More than a decade ago the report of the Parliamentary Committee had said that ‘the worst exploitation of farmers is through the adverse credit policies of financial institutions which compel farmers to starve under the burden of loans and commit suicides. The Committee found that in 1918 British Rulers passed a Usurious Loans Act which provided that no farmer can be charged a rate of interest higher than the authorised rate. It also provided that the total amount of interest cannot be higher than the original capital but in 1949 a Banking Regulation Act was passed which made a special provision under section 21A saying that these will not apply to Banking Companies, including Cooperative Banks. In view of the pathetic plight of farmers due to the heavy burden of credit, the committee recommended that section 21A of the Banking Regulation Act should be scrapped. The Central Government, however, did not accede to the recommendations of the MS Swaminathan Committee. As a result of this unconscionable harsh law, the farmers have been arrested in states like Uttar Pradesh and Bihar for defaulting on repayment of loans. What is more deplorable is that these defaulting farmers are made to pay even the expenses of their food and transport etc., when they are in jail.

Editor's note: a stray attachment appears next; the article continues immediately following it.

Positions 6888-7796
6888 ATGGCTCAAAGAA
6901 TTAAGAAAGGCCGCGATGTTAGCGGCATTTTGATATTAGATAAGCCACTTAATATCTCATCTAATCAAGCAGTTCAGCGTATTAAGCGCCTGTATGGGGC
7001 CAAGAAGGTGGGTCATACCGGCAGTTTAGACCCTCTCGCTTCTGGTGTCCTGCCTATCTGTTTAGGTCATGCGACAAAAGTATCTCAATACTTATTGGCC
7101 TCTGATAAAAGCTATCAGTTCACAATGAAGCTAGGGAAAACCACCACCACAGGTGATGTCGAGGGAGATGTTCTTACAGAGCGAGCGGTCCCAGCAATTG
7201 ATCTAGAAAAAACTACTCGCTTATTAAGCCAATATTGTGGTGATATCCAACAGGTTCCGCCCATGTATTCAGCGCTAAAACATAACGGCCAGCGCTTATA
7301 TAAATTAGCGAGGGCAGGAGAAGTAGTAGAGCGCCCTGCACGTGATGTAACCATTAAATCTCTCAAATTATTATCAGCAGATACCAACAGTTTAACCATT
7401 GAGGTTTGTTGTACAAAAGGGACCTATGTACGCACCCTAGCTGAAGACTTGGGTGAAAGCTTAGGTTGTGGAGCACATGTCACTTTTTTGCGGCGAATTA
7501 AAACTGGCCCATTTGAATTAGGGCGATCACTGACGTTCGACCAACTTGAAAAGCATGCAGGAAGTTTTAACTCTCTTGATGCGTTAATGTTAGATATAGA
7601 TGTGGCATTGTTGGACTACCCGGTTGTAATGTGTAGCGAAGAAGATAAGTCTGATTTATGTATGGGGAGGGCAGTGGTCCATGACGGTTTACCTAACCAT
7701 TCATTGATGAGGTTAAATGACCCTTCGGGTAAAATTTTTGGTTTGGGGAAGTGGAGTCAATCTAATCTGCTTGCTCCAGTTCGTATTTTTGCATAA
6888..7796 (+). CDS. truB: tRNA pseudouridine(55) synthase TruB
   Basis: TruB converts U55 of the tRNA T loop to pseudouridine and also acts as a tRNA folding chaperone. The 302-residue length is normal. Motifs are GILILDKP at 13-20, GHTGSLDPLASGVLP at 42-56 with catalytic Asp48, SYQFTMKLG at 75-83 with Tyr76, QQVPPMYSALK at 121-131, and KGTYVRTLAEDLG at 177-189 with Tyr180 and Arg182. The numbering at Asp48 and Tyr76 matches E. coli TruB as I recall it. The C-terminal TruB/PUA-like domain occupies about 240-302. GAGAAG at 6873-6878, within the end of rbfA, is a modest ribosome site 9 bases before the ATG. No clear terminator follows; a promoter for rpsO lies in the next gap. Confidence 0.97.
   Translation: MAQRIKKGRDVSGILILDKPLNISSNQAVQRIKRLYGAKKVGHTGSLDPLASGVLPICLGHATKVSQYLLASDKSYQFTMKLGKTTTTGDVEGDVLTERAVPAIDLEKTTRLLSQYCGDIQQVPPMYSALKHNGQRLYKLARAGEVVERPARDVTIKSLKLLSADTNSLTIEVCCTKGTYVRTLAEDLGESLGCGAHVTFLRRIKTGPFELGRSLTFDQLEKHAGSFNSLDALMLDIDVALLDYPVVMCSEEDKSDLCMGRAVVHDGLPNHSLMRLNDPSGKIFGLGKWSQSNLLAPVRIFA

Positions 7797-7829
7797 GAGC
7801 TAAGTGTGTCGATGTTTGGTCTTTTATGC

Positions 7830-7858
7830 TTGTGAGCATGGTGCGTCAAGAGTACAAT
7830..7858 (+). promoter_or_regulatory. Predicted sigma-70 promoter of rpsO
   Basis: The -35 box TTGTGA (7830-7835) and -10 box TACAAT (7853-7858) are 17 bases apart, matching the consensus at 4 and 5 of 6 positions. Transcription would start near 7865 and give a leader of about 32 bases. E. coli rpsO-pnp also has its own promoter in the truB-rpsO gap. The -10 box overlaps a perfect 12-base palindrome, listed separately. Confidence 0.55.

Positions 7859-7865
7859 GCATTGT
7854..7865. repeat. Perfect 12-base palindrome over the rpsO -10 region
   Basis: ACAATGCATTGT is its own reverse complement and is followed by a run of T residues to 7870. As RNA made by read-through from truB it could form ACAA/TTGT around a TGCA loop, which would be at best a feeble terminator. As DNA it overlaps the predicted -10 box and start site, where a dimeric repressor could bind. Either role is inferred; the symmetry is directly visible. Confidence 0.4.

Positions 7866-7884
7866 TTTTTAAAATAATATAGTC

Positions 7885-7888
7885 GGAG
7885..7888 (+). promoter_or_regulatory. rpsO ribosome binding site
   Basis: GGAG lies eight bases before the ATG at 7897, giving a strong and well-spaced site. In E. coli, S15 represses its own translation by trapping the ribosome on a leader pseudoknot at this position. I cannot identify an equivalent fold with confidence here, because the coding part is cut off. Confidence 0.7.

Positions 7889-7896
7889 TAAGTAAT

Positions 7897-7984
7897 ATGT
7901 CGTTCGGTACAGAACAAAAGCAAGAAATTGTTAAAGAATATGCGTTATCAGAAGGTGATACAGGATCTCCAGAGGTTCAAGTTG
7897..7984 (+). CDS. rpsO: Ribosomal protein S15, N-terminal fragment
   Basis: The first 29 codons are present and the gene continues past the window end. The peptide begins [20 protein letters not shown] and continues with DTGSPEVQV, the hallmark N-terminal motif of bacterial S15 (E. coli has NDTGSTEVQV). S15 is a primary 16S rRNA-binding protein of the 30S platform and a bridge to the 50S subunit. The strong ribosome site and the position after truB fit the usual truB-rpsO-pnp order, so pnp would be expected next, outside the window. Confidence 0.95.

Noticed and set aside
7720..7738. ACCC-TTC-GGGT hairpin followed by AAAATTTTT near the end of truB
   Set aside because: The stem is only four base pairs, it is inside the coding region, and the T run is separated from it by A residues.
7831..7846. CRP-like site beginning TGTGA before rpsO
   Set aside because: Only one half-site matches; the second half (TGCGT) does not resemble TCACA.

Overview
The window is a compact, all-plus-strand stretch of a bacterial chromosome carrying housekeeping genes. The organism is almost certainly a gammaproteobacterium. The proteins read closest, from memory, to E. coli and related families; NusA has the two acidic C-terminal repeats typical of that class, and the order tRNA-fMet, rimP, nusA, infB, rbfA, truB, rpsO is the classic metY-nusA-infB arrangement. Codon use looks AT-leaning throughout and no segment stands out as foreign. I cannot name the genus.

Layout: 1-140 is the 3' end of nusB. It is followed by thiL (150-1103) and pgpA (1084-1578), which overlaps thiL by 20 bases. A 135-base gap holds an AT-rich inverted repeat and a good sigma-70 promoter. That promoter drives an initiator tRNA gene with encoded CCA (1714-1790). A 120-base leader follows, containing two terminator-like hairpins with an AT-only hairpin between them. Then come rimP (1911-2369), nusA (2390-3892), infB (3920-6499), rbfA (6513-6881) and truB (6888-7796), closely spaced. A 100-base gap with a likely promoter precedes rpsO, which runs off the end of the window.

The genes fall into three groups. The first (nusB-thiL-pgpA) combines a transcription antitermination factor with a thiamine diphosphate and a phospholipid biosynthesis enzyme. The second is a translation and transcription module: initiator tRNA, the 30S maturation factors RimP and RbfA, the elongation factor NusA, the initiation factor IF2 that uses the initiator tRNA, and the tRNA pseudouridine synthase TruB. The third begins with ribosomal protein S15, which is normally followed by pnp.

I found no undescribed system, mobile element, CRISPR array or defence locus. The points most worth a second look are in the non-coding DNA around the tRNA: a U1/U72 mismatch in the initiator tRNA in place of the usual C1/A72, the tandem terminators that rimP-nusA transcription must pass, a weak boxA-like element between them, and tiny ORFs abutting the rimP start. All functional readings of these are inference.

With the unbearable insults and mounting debts, the farmers have been left with no choice but to end their lives. Earlier also many petitions were filed to scrap Section 21A of the Banking Regulatory Act in different High Courts, but the Courts refused to strike down this obnoxious provision of the Act. Therefore. this decision of the Supreme Court is being hailed by the entire spectrum of the society. The Supreme Court said that ‘we have already seen how agriculture as a subject matter is entirely and exclusively left to the States in all its aspects, save and except evacuee property under Entry 41, List III, which is also left to the States, but concurrently with Parliament, specifically including agricultural land therein. Also, we must not forget that the amendment suggested by Shri Shibban Lal Saxena to make it a concurrent subject, was turned down. Any argument that has the effect of making a relief of agricultural indebtedness a concurrent subject by which Parliamentary legislation ousts State legislation must, therefore, also be rejected’.